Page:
German equities feel the pain from Spain

LONDON | Contagion is an easy-to-spot force. The German stock market DAX 30 Index has since late March declined by 9.2% in euro terms, in an environment where the broader continental market, as represented by the MSCI Europe Index, has fallen by 10.6%.

For mere market observers, this drop has followed a period of very strong performance earlier in the year, particularly two months ago, so perhaps a degree of profit-taking explains the negative development. But in a euro context of suspicion, pain and blame, the fact that German equities have recently seen some selling pressure along with the rest of the European equity markets, translates into investors being concerned over the future of the euro and also of Germany’ economy.

At investment firm Baring, its German Growth Trust issued this week a note in which analysts expressed a degree of preoccupation.

“While we appreciate that many investors are in ‘risk off’ mode at the moment,” they said, “we believe the decline in the German equity market is not justified by either economic or corporate fundamentals.”

Indeed, German economic growth in the first quarter of the year came in at 1.7% year-on-year, significantly ahead of expectations, thanks to robust export growth. As a major exporter, weakness in the euro against other currencies has been positive for the German economy by making exports more price competitive overseas. Germany’s cost base compares favourably with its peers within and outside the euro zone, companies have gained market share, leading to superior corporate earnings growth.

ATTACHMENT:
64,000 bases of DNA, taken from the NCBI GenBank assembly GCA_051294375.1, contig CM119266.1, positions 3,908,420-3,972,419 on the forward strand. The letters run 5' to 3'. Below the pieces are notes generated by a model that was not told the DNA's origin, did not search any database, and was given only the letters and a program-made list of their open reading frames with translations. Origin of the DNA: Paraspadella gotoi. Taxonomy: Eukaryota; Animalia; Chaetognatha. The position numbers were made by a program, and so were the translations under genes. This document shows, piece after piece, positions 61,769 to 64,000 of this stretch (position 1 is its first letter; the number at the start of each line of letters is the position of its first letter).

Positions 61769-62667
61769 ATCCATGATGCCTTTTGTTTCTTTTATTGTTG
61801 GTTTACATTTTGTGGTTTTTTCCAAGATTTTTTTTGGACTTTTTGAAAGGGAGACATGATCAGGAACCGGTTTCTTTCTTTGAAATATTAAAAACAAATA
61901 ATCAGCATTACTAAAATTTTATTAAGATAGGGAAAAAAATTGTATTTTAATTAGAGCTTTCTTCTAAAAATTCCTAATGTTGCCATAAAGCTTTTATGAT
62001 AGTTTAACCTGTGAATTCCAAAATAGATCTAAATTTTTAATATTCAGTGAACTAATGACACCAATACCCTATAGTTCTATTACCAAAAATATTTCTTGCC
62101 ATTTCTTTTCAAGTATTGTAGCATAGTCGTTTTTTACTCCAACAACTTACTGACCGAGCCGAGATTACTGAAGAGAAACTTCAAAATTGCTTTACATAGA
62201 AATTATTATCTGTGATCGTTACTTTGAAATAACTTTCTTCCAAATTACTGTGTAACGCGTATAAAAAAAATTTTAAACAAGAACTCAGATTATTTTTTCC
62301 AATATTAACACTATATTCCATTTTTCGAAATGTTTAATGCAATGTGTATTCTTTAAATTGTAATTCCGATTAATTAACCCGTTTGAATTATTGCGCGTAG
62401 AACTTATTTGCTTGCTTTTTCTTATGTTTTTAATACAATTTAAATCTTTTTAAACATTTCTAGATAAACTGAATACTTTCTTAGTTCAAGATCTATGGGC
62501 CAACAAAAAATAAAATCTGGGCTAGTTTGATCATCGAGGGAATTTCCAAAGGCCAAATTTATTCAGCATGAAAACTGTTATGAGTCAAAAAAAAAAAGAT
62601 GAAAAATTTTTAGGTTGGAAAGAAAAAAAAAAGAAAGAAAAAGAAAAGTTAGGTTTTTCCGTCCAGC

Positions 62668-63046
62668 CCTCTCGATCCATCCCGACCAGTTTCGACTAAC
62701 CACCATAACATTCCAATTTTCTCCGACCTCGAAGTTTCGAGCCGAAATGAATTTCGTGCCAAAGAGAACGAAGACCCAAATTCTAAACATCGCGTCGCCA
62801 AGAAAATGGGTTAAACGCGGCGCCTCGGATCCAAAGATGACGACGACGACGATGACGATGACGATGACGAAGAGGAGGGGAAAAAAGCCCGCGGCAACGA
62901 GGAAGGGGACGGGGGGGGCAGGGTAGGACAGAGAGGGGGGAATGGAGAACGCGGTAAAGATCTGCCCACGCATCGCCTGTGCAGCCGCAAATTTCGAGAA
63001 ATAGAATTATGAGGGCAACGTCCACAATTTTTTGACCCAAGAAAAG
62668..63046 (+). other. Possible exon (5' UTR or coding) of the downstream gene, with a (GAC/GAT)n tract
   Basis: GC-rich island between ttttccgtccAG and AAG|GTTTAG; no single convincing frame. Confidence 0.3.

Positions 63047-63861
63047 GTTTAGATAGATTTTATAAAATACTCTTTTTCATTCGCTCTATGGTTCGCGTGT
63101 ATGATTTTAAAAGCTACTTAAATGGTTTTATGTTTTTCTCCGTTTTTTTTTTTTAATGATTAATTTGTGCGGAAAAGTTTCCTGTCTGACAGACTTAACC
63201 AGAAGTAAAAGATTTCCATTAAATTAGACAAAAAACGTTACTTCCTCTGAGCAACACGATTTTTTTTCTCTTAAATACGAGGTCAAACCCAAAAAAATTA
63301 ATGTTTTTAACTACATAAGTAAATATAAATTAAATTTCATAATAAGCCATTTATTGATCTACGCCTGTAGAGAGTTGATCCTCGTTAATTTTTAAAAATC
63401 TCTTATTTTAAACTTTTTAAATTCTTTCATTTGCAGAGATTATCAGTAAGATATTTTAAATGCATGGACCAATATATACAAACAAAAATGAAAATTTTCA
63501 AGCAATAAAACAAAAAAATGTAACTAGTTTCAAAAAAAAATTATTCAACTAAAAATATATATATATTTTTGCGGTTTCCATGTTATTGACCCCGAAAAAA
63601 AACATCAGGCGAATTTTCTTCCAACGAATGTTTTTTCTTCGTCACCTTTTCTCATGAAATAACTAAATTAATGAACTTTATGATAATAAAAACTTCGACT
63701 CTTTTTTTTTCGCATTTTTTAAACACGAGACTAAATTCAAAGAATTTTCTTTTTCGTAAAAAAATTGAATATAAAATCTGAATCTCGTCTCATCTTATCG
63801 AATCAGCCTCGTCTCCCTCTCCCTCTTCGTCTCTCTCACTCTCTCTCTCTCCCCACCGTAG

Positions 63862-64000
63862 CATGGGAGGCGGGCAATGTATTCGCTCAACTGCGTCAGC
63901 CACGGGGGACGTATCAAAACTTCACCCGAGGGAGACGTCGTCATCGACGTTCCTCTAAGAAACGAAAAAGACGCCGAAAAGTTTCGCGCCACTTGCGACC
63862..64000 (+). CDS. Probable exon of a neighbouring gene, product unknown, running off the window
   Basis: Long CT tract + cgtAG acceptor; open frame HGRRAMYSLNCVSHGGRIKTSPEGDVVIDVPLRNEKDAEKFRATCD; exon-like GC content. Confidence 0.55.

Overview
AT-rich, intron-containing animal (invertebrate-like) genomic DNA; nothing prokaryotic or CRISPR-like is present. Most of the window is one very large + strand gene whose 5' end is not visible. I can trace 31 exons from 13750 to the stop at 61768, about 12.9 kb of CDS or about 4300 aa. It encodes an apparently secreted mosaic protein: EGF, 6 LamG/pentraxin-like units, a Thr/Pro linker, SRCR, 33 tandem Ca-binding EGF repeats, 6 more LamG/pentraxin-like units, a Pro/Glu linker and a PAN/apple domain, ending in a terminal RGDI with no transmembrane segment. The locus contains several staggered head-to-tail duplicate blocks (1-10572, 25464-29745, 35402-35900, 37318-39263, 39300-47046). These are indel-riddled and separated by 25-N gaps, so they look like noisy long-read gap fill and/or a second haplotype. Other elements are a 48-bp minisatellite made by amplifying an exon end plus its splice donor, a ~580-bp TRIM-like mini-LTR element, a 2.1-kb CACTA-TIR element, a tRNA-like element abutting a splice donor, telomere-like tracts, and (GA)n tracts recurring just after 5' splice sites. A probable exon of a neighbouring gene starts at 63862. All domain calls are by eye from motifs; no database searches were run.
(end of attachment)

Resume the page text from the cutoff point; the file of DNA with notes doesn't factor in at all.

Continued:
So what’s wrong with listed German companies? Nothing, actually, in the opinion of Baring’s asset manager Rob Smith:

“Our assessment of the situation at the moment, from the companies we have met and the earnings statements we have analysed, is that it remains very supportive for German corporates, with earnings likely to surpass last year’s level, and come out considerably ahead of the rest of developed Europe.

“Everything else being equal, superior earnings growth should translate into higher share price valuations over time, as investors are prepared to pay more for future cashflow. We believe the same is true for the German equity market.”

The reality, though, is that the German equity market trades barely at the same valuation level as its European peers, where earnings growth prospects are much lower. We really are all together in this.


About the Author

Victor Jimenez
London contributor at, reporting about the City and the Eurozone economies. He regularly writes for Spanish newspaper group Prensa Ibérica--some of his features include shared work with journalists of The Daily Telegraph and the BBC.

Be the first to comment on "German equities feel the pain from Spain"

Leave a comment